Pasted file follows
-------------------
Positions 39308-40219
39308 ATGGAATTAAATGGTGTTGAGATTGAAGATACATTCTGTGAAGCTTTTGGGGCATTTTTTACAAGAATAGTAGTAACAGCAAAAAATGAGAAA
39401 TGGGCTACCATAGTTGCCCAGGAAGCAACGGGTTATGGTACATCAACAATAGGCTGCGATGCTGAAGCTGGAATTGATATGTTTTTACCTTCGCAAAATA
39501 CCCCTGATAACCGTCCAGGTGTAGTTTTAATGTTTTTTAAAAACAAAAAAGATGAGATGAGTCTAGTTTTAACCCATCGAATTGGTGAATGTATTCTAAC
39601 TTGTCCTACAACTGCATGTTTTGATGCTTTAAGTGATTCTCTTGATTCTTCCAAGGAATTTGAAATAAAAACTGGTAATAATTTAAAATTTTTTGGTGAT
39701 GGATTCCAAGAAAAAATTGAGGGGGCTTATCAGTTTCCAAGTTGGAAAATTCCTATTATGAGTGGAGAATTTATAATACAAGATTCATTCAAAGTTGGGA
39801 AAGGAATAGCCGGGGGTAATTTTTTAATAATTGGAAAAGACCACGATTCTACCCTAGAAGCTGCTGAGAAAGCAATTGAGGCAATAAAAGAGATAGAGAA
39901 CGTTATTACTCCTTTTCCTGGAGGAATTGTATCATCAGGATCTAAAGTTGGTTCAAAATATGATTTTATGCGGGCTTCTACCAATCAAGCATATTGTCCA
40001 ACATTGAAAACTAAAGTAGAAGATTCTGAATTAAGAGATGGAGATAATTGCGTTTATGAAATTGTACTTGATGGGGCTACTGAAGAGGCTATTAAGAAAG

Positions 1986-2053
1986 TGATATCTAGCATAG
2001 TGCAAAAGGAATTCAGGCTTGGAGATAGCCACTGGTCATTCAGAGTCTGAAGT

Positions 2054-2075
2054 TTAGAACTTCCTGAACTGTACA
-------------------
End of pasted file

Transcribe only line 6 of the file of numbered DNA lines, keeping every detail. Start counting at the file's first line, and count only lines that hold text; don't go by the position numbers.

39701 GGATTCCAAGAAAAAATTGAGGGGGCTTATCAGTTTCCAAGTTGGAAAATTCCTATTATGAGTGGAGAATTTATAATACAAGATTCATTCAAAGTTGGGA